Neither Finkes nor Jordan responded to NBC News requests for comment.
However, Jordan has said repeatedly that he was not aware of what Strauss was doing and had not even heard any locker room talk about the abuse.
Finkes has stood by Jordan, telling The Wall Street Journal last year that he’d trust his second cousin with his life and that Jordan had recruited him to wrestle at OSU. Finkes wound up playing football instead.
“I would trust him with my life and with my kids’ lives and the idea that he would ever put me in a situation where I would be threatened by a sexual predator is so outside the realm of possibility that it’s laughable,” Finkes told the paper.
Two days after the NBC News broke the story in July 2018 that said Jordan was accused by former wrestlers he coached at OSU for failing to stop Strauss, Finkes filed a report with the Columbus Police Department alleging telephone harassment by DiSabato, police records show. DiSabato was charged with nine misdemeanor counts of telecommunications harassment and was released on bond, according to court records.
Finkes, who works as a fundraiser for the Wexner Medical Center at OSU and co-hosts a local sports radio show, stated in the police report that he told DiSabato by email on July 3 “to cease all communication.”
In January, DiSabato was jailed after he missed a court date related to the harassment case. Later the same month, he pleaded no contest in Franklin County Municipal Court to one misdemeanor count of telecommunications harassment and was given two years probation, ordered to pay a $250 fine, plus court costs, and to have no contact with Finkes, according to court records.
Jordan is not named in the new lawsuit, but his mentor is — retired Ohio State head wrestling coach Russ Hellickson. The suit states that Hellickson complained repeatedly about athletes being ogled by strangers at Larkins Hall, where the wrestling team worked out.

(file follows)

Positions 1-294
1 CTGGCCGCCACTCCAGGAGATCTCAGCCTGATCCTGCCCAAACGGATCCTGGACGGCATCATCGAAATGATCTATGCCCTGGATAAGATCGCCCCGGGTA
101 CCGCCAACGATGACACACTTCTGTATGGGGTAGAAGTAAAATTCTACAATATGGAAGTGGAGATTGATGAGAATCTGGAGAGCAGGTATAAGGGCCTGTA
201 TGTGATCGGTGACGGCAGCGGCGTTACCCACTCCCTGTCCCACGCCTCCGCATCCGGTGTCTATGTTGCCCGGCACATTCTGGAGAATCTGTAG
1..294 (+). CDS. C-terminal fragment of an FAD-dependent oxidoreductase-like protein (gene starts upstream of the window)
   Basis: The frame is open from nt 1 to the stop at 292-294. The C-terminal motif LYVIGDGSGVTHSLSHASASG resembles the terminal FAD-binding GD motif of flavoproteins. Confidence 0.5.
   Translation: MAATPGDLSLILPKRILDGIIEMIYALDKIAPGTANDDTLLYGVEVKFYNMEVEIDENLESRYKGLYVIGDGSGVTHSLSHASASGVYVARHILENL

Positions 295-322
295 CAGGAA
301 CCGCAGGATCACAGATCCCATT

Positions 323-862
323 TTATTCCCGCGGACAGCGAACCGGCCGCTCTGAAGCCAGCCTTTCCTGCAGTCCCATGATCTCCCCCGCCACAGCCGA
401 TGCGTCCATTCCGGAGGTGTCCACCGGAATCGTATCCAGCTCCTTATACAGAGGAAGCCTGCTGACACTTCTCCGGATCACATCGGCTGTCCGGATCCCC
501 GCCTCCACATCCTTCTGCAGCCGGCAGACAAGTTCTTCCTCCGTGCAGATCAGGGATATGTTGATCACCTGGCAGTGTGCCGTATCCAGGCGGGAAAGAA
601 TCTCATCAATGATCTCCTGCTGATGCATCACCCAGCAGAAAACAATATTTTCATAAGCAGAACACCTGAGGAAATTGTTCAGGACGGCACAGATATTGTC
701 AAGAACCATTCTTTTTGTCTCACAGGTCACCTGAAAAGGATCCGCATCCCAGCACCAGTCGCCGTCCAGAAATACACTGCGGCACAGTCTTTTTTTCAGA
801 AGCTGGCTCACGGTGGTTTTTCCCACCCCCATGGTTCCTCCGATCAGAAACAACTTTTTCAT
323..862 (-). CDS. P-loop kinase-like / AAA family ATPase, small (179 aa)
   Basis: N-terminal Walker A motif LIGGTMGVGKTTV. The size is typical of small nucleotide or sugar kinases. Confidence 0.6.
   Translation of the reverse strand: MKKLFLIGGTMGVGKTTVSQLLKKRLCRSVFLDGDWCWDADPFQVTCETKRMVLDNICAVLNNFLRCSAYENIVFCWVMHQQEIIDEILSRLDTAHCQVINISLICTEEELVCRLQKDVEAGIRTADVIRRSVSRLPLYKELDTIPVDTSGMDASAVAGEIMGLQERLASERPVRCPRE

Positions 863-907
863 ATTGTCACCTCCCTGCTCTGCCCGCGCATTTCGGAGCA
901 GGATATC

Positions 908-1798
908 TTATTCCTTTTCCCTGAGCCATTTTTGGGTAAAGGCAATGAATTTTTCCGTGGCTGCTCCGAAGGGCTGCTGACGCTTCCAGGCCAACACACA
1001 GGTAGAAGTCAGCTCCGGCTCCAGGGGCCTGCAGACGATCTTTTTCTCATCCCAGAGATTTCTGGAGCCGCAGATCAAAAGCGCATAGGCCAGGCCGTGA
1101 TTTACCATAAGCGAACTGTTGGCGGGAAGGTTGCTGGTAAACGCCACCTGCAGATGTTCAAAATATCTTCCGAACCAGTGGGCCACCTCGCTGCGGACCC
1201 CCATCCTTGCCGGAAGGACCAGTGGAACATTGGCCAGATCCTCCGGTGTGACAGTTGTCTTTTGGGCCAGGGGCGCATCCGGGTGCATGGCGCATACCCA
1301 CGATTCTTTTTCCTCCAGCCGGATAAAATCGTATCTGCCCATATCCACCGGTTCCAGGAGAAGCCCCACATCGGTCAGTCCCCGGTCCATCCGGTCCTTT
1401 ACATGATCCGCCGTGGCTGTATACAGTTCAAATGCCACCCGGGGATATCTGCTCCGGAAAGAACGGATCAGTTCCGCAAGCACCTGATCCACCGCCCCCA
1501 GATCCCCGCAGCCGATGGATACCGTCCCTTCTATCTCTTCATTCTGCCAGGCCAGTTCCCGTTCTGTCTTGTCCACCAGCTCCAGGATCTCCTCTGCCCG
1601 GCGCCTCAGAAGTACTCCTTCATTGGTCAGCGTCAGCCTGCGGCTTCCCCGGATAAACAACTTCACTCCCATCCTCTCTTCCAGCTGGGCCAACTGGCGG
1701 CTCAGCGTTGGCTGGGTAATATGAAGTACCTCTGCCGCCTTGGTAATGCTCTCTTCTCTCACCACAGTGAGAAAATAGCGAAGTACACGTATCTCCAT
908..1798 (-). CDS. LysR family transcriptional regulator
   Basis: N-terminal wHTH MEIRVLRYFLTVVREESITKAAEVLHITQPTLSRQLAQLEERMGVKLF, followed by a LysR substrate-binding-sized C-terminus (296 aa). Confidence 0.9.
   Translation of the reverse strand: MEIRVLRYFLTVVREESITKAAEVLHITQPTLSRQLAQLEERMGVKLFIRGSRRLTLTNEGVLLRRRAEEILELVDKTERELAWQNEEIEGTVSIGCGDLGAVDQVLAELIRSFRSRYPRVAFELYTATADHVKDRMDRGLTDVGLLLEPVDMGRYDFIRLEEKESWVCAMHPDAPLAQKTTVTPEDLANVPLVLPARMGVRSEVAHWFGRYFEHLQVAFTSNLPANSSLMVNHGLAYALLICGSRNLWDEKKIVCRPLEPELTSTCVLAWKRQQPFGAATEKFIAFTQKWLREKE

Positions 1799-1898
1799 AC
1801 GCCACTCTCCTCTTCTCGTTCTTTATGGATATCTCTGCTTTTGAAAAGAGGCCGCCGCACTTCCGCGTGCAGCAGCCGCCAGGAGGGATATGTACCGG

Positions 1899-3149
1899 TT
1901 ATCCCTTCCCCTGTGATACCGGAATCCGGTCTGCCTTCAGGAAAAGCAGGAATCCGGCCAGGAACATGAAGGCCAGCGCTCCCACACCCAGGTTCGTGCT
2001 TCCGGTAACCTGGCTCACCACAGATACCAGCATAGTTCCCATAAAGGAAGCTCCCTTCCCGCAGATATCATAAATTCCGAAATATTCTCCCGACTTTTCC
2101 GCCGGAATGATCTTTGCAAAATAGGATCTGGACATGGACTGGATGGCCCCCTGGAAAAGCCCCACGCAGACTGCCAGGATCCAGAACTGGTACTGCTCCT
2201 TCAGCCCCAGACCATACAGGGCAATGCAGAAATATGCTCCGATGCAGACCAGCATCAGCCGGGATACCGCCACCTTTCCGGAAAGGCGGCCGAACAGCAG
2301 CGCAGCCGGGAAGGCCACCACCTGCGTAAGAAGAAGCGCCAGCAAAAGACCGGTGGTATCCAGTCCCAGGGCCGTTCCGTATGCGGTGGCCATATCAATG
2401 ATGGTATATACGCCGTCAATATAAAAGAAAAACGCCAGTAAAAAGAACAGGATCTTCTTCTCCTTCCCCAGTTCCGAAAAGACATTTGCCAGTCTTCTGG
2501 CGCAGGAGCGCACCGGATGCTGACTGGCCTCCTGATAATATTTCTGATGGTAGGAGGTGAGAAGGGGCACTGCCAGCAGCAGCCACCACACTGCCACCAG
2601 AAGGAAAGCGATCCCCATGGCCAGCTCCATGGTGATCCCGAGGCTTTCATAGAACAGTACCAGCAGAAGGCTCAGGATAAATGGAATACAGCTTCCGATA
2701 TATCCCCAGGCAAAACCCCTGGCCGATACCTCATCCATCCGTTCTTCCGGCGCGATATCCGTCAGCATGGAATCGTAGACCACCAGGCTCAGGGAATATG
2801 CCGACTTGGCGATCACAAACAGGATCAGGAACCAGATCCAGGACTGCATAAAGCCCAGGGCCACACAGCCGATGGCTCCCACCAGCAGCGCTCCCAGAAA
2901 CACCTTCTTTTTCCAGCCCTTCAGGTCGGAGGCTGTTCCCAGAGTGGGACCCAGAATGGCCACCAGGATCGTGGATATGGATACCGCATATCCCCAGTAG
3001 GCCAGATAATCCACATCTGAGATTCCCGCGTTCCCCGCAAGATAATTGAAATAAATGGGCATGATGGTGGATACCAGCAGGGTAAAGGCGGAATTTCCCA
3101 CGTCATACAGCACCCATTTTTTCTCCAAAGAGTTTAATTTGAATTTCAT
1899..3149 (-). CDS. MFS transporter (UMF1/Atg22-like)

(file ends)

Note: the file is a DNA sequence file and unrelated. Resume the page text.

Hellickson, in a video produced by DiSabato, spoke about how he confronted Strauss directly about being too “hands on” with the wrestlers and of his habit of showering with the team.
The heavily edited 11-minute video also features wrenching descriptions of the alleged misconduct by Strauss from two former wrestlers whom Jordan coached more than two decades ago and a former student who worked with Strauss at a clinic and who says he, too, was molested by the doctor.
After Jordan and others were accused by former wrestlers of doing nothing to stop Strauss, Hellickson reached out to two ex-team members and asked them to recant, according to the wrestlers and text messages they shared with NBC News in August 2018.
After Perkins Coie, the law firm that was picked to conduct the Strauss investigation for OSU, released its report last week, Jordan said he had been exonerated.
Jordan is not named in the 180-plus page report, but the Perkins Coie investigators stated in the opening pages that “students openly discussed Strauss’ examination methods or complained about his loitering presence in the shower and locker room, including in front of coaches and other Athletics Department staff.”
“Many of the students felt that Strauss’ behavior was an ‘open secret,’ as it appeared to them that their coaches, trainers and other team physicians were fully aware of Strauss’ activities, and yet few seemed inclined to do anything to stop it,” the report states.